Organising Office Events

11 April of 2018

In bigger companies, you could expect organising events to fall into someone’s job description: committees exist to decide a budget and then award it to an elected member of the HR team to spend as their experience suggests. In smaller companies, organising an event like the Christmas party, a team building exercise, awards ceremony or even training session falls to whoever happens to have the time to volunteer when the event falls due. While this mans everyone has the opportunity to put their stamp on an important time for the company – and build their experience of organising events if that’s something they’re interesting in developing, it does also mean that potentially vital occasions for your company are left in the hands of people without much prior experience.

This short guide will help you organise events quickly and efficiently, so you can relax and concentrate on enjoying the event – not feeling stressed!

Finding a Venue

Finding the right venue is the most important step you can take: you have to do this before you can make any more plans, so you need to get it done quickly, without compromising too much on the facilities you need available.

Rather than manually researching and then calling round a shortlist of properties, using a booking service like VenueScanner will save you time, and let you specify exactly what you need from a venue from capacity, to facilities, even down to pricing, so you’re only picking from a list of the best.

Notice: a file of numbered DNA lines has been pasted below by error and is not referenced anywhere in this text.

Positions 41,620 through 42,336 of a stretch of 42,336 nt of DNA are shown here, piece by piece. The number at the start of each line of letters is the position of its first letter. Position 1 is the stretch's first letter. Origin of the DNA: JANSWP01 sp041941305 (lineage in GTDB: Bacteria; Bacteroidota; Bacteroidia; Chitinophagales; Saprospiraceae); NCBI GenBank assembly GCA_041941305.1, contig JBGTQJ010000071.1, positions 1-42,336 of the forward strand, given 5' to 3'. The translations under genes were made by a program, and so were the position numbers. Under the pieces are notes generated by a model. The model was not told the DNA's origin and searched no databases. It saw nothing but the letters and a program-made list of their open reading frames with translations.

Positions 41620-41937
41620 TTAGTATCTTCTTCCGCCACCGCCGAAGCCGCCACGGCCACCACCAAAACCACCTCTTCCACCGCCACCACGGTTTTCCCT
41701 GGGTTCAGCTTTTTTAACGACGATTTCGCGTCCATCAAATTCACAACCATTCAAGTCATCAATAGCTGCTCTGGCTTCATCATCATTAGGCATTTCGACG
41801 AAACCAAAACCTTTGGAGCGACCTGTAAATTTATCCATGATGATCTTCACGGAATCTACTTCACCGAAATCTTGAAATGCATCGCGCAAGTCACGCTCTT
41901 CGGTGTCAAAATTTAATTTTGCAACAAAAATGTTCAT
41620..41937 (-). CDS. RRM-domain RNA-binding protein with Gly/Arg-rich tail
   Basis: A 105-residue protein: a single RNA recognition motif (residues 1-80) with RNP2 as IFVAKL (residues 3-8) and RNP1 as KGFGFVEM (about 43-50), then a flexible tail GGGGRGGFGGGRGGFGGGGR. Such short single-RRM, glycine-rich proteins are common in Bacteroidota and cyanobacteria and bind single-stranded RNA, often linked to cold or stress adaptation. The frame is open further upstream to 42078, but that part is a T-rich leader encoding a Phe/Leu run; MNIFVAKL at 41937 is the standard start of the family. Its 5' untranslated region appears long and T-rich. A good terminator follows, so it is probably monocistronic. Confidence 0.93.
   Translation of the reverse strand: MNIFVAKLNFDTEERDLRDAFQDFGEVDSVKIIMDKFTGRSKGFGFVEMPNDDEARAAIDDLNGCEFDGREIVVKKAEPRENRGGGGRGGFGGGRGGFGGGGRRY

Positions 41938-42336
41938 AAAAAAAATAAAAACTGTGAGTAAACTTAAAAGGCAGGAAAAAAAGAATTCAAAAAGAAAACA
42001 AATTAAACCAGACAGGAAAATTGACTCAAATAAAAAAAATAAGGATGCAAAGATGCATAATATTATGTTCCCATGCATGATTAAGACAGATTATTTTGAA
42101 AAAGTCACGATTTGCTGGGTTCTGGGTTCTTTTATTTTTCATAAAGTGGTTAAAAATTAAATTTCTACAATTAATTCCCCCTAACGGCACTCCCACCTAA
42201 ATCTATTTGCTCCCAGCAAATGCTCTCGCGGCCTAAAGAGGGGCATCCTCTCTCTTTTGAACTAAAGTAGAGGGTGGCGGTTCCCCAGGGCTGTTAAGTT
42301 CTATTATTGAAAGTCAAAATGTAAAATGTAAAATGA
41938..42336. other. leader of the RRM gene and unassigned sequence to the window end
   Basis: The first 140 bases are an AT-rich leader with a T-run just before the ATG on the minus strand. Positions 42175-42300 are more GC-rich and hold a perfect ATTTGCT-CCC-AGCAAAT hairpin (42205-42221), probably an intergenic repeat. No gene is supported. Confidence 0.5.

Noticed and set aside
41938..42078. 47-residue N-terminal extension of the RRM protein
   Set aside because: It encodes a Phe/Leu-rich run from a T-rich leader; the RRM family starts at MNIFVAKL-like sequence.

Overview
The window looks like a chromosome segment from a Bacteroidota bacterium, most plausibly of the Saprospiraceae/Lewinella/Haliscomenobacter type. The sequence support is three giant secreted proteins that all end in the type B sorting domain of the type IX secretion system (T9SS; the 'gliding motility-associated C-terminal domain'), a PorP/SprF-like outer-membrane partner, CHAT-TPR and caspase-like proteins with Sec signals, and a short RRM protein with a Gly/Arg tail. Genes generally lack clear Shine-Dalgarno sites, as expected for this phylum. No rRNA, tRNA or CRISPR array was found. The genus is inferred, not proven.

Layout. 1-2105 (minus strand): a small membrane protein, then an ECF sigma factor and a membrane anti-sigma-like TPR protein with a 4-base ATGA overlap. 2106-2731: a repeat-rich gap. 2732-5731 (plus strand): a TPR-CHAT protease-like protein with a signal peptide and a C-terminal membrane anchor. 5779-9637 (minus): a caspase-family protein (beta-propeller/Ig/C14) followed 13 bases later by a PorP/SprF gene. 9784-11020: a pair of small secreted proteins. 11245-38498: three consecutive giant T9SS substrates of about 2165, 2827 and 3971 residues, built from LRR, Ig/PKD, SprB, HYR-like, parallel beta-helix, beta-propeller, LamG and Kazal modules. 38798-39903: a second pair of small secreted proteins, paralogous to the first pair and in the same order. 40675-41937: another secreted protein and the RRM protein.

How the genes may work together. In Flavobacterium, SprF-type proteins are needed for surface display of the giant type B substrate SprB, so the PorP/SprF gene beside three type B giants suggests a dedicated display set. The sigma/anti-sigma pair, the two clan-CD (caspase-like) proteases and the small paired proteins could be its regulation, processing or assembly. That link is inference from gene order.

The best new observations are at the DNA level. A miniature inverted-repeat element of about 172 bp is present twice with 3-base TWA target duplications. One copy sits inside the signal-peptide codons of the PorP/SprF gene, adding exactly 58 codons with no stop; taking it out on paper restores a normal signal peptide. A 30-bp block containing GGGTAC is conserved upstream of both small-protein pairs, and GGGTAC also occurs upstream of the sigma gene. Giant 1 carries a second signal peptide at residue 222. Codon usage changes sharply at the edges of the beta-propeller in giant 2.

Informing People

Once you’ve got the details of your event set you’ll need to let people know about it. This is, sadly, less straightforward than it appears. You need to make sure all the information is conveyed clearly, and even if you get it perfectly right you may find yourself bombarded with replies from people who still need details conforming!

Some of the things you may need to consider:

  • Location
  • Time
  • Additional guests: if people are welcome to bring partners this needs to be clear. Equally if they’re not this should be made clear. Turning up with a guest who’s not welcome is a recipe for embarrassment
  • Whether food is available: people need to know whether they can expect food or if they need to make their own arrangements. People expecting food that doesn’t arrive will not be happy guests!

Of course if you are providing food you will need to make sure you’re taking account of people’s requirements, whether those are allergies, preferences or religious and moral obligations – ensuring people can contact you for further information so you can at least control their expectations is vital!

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